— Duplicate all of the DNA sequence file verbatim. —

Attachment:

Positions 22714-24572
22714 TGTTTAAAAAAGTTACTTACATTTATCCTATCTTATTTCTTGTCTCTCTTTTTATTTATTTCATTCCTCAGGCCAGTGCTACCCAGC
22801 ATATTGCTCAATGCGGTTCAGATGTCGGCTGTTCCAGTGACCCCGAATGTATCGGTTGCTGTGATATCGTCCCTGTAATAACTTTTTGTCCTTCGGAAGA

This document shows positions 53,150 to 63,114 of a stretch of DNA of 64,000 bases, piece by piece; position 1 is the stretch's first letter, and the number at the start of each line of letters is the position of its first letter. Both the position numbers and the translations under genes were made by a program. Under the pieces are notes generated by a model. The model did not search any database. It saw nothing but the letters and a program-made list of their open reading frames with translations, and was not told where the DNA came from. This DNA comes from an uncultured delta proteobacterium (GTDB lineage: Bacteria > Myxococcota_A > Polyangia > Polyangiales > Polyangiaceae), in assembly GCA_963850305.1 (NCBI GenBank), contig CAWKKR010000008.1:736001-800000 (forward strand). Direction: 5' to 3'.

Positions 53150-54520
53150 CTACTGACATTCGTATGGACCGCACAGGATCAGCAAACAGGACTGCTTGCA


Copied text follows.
Positions 22714-24572
22714 TGTTTAAAAAAGTTACTTACATTTATCCTATCTTATTTCTTGTCTCTCTTTTTATTTATTTCATTCCTCAGGCCAGTGCTACCCAGC
22801 ATATTGCTCAATGCGGTTCAGATGTCGGCTGTTCCAGTGACCCCGAATGTATCGGTTGCTGTGATATCGTCCCTGTAATAACTTTTTGTCCTTCGGAAGA

This document shows positions 53,150 to 63,114 of a stretch of DNA of 64,000 bases, piece by piece; position 1 is the stretch's first letter, and the number at the start of each line of letters is the position of its first letter. Both the position numbers and the translations under genes were made by a program. Under the pieces are notes generated by a model. The model did not search any database. It saw nothing but the letters and a program-made list of their open reading frames with translations, and was not told where the DNA came from. This DNA comes from an uncultured delta proteobacterium (GTDB lineage: Bacteria > Myxococcota_A > Polyangia > Polyangiales > Polyangiaceae), in assembly GCA_963850305.1 (NCBI GenBank), contig CAWKKR010000008.1:736001-800000 (forward strand). Direction: 5' to 3'.

Positions 53150-54520
53150 CTACTGACATTCGTATGGACCGCACAGGATCAGCAAACAGGACTGCTTGCA